As I write this post, I am watching a live feed of the Shell icebreaker Fennica trying to get past Greenpeace activists who are hanging like trapeze artists off the St. John’s Bridge in Portland. Kayakers are scrambling to the river to block the ship. They are willing to risk life and limb for a cause they believe in. They feel the risk of drilling in the arctic warrants this action. While many of us wouldn’t be willing to put our lives on the line, we agree in spirit.

And just yesterday the internet blew up in outrage over the killing of Cecil, a favorite lion of a park in Zimbabwe. From reports I read, it seems he was lured out of the park where a dentist, who paid $55,000 for the opportunity, shot him. (People, you are paying too much for your dental work.) People are crying foul. Tens of thousands of people are showing solidarity in response to this action.

But it took an event to provoke a reaction.

Whatever your opinion on either issue, or any other issue for that matter, it seems to me that blocking the stone before it starts rolling downhill is an easier option. It just requires knowing what stones are primed to roll.

It is with a heavy heart that I watch the arctic drilling scenario occur. People who don’t live in the Pacific Northwest may not understand how much we treasure our natural areas and our fisheries. The potential for ecological disaster here is high. Many of us are not willing to sell out to big oil money, yet somehow this has been thrust upon us.

Don’t wait for things to happen. Get involved. Contact your representatives. There are people in our government who are making decisions that not only affect us, but will affect the lives of our children and grandchildren. Hold them accountable for their decisions. They work for us.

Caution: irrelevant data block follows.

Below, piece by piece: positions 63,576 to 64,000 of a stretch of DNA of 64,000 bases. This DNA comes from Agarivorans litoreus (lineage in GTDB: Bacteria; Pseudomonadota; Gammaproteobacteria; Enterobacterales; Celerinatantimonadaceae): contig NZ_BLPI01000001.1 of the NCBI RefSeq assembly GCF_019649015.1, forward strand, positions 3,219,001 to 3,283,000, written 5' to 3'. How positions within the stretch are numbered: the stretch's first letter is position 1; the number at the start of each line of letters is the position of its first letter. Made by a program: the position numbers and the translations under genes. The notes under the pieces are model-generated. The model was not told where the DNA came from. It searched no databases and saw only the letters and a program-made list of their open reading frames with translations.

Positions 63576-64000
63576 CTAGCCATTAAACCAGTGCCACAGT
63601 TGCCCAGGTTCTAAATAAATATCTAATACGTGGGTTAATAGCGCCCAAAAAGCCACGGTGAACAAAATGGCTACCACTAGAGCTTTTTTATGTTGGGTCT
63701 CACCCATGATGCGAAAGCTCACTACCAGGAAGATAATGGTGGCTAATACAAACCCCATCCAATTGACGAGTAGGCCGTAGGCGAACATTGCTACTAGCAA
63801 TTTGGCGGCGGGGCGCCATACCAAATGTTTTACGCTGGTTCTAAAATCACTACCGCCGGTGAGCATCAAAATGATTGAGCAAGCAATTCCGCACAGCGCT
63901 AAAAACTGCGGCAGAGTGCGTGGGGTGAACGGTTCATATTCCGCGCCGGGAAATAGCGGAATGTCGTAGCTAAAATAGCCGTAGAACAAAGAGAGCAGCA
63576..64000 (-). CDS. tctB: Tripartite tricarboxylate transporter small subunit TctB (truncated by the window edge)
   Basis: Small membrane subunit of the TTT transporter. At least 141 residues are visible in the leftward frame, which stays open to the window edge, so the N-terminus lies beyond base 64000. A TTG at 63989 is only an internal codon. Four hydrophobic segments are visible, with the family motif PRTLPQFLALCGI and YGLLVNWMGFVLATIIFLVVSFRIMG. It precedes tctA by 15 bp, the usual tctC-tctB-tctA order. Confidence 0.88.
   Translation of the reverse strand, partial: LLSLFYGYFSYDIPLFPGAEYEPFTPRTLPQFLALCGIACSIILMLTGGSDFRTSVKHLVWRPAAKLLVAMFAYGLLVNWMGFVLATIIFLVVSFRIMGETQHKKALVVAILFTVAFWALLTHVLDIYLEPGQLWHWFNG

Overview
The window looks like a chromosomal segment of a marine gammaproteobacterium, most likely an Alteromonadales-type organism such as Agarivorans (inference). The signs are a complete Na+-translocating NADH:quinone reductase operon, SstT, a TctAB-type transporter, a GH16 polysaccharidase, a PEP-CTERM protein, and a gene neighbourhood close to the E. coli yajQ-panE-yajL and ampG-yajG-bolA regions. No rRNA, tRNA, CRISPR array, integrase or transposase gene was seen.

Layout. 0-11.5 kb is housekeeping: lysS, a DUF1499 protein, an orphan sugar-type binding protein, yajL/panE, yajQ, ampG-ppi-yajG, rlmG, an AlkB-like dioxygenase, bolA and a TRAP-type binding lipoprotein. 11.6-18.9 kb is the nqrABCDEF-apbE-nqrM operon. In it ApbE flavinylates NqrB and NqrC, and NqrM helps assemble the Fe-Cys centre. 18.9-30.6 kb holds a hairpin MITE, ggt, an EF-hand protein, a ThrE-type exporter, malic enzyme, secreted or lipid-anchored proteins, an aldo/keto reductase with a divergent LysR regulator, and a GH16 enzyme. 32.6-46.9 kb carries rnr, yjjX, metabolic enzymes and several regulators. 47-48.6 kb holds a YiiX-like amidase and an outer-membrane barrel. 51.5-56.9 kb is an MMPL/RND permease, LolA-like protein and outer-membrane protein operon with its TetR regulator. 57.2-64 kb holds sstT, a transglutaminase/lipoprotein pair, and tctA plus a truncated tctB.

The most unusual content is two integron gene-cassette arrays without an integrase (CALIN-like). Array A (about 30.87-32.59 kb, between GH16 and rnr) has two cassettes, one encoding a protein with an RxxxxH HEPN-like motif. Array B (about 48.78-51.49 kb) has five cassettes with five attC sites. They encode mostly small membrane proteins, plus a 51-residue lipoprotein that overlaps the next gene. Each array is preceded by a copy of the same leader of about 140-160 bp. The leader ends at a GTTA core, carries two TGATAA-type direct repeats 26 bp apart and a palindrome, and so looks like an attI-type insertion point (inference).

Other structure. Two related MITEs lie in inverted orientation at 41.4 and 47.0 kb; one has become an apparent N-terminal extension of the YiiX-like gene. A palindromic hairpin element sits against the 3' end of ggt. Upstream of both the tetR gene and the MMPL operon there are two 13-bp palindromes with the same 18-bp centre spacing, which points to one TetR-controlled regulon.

My reference is from my daughter’s blog, Growing Monteverde. She is currently traveling in Costa Rica, a country, by the way, which has rigorous environmental standards and has banned hunting. 

Hello world!

This is my second blog. My first blog documented my journey from couch potato to becoming an older runner. I’ve never been much of a talker. I am usually found sitting quietly on the sidelines, taking it all in (thus the blog name). Writing is my form of self-expression, of becoming a part of the world and part of the greater discussion.

My dreams of becoming a writer began in middle school, when my English teacher asked me if she could display one of my poems. Being the incredibly self-conscious person I was, I declined the offer. But the seed was planted. This drive to write had created a positive reaction in my reader. Many years have passed and the drive is still there. Am I still nervous about opening up? Absolutely! But my new favorite mantra is: What would you do if you were not afraid? Well, this is high on the list, so I’m doing it.

20150102_083412Over the years, I have written mostly for myself. I have chronicled my quiet, normal life through journals. I have written letters to the editor that never got sent. (I tend to be a procrastinator more than anything else.) I have written long, drawn out letters to my friends, and wordy, reflections on my teaching practices. But I’ve never really put myself out there for the general public… until now.

I hope to use this blog to make a difference, Phone Pics 2363to spark discussion about topics that are pertinent to our time, including raising teens, environmental issues, societal changes, and civics (as opposed to politics, which is quite the dirty word). I also want to sharpen and hone my writing skills in order to hopefully fulfill my someday dream of being published. I love hiking, exploring, and cooking, so those will probably come up in my blog from time to time. I am also an avid photographer, so I started a second blog for photos only. My wish is that there is something here you find compelling, and I hope to hear from you!

Continue reading “Hello world!”